This year’s island themed CHIME15 Fall Forum created quite a splash as CHIME unveiled the full results of its year-long CIO survey in the session “The Evolving Role of the CIO: Aligning CIO Perspectives with the Executive Team.” CHIME surveyed 123 CIOs across the country, along with some CEOs and other c-suite-executive colleagues of those CIOs, to compile results.
Among the most significant findings, the survey found that both CIOs and other c-suite executives agreed that CIOs’ will be change agents within their organizations over the next several years. However, surveyed c-suite executives held a heighted belief (over CIOs’) that CIOs will need to be emerging technology innovators to proactively push organizations forward. Opinions aligned that CIOs cannot simply meet required operational tasks. They must now proactively lead beyond.
While change management earned the most votes as the most important CIO attribute, other survey options included talent management, senior management leadership, knowledge management and analytics, emerging technology and innovation and operational management.
According to Tim Zoph, session co-presenter and former CIO of Northwestern Medicine, if we think the healthcare industry is fast-paced now, it’s about to get even more chaotic. “There are a lot of forces for change, including organizational consolidation, consumerism, precision medicine, regulatory developments and payment model changes,” Zoph said.
Stay tuned for part II of our CHIME15 Fall Forum recap on the HITStoltenblog!
From October 16- 19, the 20th Fall CIO Forum for the College of Healthcare Information Management Executives (CHIME) was held in Palm Springs, CA. It was my first event with CHIME, and I thoroughly enjoyed every aspect of it. The events, speakers, education, facilities and people were great. My hat is off to the CHIME folks who did a wonderful job. Happy 20 years! I’ve recapped my week below:
The conference began with a very rewarding experience. Our group attended a local food bank where we helped box over seven thousand pounds of food for the local community. Other attendees participated in the annual golf outing and/or a Living Desert tour which showcased the local wildlife.
After the opening reception Tuesday night, Wednesday brought an energetic welcome from Board Chair Drex DeFord, FCHIME, CHCIO. Following the welcome was a keynote address from the legendary journalist and anchorman Ted Koppel. He told stories of travelling with the many presidents whom he has followed abroad and domestically. Koppel also shared some of his thoughts on press in the country today, commenting that journalists are sometimes trapped into giving the news that we want instead of giving the news that we need. Just from hearing his experiences through his stories, I can’t imagine what he has seen and heard firsthand over the years.
Wednesday continued to be full of energy when National Health IT Coordinator Farzad Mostashari, MD took the stage in late afternoon. Dr. Mostashari energized the crowd as he shared personal stories and commented about using meaningful use as a tool. According to Dr. Mostashari, by using meaningful use as a tool, we can help improve three main things: population health, sharing of information through HIEs and increasing patient engagement. Dr. Mostashari called the audience heroes for leading this great revolution in healthcare IT, and I could not agree more. All members of CHIME are at the forefront of these important changes in the U.S.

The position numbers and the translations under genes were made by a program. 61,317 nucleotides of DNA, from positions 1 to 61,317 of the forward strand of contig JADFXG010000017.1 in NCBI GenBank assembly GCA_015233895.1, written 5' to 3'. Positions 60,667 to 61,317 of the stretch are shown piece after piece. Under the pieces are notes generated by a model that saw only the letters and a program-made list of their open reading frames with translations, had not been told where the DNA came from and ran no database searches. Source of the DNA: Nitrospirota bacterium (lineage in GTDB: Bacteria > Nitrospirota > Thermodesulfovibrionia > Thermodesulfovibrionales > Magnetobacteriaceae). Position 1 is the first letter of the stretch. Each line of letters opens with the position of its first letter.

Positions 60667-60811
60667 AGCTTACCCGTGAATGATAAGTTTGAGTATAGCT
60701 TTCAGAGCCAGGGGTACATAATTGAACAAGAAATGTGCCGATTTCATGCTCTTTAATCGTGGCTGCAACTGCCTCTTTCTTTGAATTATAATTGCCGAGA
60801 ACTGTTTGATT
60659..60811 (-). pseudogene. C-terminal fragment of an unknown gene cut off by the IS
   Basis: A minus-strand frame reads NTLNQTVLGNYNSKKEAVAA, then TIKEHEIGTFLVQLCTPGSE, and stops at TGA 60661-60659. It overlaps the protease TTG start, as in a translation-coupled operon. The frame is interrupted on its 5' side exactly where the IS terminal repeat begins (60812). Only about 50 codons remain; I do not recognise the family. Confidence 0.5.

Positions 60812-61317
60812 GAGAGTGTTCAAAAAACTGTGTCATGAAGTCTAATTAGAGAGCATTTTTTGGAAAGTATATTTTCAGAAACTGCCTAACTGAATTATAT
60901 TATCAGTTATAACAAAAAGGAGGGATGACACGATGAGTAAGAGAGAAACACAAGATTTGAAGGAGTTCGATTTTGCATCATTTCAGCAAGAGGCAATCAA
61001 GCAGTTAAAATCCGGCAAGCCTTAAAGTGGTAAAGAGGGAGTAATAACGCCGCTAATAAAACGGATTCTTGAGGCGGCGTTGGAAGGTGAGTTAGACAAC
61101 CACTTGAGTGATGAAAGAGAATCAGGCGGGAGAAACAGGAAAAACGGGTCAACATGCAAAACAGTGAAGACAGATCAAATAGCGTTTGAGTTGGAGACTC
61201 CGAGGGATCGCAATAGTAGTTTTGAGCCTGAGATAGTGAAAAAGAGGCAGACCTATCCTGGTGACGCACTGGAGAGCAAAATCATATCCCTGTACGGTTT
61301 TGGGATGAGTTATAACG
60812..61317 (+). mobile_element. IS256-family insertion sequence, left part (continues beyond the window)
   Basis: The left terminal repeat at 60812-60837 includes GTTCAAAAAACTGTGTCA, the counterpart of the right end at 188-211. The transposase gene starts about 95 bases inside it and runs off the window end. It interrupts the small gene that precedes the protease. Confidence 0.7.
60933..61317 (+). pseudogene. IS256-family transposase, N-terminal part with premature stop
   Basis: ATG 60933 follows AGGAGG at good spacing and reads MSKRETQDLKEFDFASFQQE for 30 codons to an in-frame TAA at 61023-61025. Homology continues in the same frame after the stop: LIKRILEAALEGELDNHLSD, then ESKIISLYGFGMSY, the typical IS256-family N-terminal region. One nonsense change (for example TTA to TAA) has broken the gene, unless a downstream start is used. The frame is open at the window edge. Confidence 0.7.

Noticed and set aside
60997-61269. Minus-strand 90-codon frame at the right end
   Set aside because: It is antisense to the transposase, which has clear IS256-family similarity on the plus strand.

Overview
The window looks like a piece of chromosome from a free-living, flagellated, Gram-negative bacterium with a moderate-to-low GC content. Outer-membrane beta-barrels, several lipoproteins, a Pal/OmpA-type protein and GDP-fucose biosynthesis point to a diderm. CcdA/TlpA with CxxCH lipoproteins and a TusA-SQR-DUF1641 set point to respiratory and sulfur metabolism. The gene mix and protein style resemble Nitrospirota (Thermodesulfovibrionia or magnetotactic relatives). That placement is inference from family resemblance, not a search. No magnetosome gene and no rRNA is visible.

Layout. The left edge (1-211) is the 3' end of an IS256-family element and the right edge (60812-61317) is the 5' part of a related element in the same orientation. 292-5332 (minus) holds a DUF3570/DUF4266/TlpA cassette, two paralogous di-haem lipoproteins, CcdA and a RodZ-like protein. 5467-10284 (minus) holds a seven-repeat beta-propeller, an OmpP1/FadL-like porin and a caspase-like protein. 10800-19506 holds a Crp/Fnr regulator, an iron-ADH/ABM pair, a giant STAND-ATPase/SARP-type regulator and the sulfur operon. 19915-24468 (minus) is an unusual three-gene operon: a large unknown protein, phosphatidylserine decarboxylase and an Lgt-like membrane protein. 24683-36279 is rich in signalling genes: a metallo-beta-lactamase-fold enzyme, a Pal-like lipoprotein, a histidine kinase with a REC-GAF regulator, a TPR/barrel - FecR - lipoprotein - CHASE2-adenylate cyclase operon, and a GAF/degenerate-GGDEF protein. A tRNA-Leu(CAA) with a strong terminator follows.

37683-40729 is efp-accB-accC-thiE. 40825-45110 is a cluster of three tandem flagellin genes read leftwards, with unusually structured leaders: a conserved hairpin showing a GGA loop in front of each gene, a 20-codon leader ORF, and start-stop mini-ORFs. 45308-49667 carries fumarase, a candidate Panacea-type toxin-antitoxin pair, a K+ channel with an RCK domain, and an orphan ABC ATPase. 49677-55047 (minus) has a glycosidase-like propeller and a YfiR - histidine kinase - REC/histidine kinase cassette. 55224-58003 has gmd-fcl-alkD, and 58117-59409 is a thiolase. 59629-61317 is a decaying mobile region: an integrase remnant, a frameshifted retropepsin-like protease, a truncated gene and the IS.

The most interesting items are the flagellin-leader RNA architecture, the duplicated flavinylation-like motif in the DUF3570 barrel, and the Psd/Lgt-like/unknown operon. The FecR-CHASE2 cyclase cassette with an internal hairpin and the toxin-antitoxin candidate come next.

Education was a cornerstone of CHIME with rewarding breakout sessions on Wednesday and Thursday. experiences and industry knowledge were shared by CHIME members in their respective Track sessions. I truly believe hearing from real life experiences is the best education, and the sessions did not disappoint. Although I couldn’t see all the sessions, one session that was very helpful for me was “Meaningful Use Stage 2 – Delayed, but Not to Be Forgotten.” Speakers were Pam McNutt FCHIME, SVP & CIO of Methodist Health System; Chuck Christian FCHIME CHCIO, CIO, Good Samaritan Hospital; Bill Spooner FCHIME, SVP & CIO, Sharp Healthcare. Their expertise in Stage 2 objectives/requirements helped me wrapped my head around it more. It was a beneficial precursor to the afternoon’s Plenary Session with Travis Broome from CMS and Steve Posnack from the ONC. Broome and Posnack took questions directly from the audience. Some questions were tough, while others were fun, like How many stages will there be?
Thursday’s keynote speaker was Eric Topol, MD. Dr. Topol, a wireless medicine and genomics innovator who has been a huge proponent of mobile devices to improve patient care, highlighted some revolutionary mobile devices and gave a sneak peek into what is to come with mobile technology and patient care in the future. He also spoke about genomics, the study of genomes within people and/or organisms, and how it will help save lives by zoning in on specific patients’ information. Overall, I walked away with a solid sense of how the powerful new devices and research in genomics will help everyone be able revolutionize medicine at a more individual level. Savage, star on the television series Mythbusters, finished CHIME off with the closing keynote on Friday morning. He spoke about how he came to be where he is today through exploring the unknown. His skepticism and curiosity have led him down an interesting path. He urged us to continue our curiosity and skepticism within our field and continue to answer questions that haven’t been answered before.
While CHIME has now been around for an impressive 20 years, this was my first trip to the meeting. It was an awesome experience, and I thoroughly enjoyed getting to meet the CHIME members in attendance and our fellow CHIME Foundation members. I’m looking forward to the next meeting. Thank you, CHIME and Palm Springs.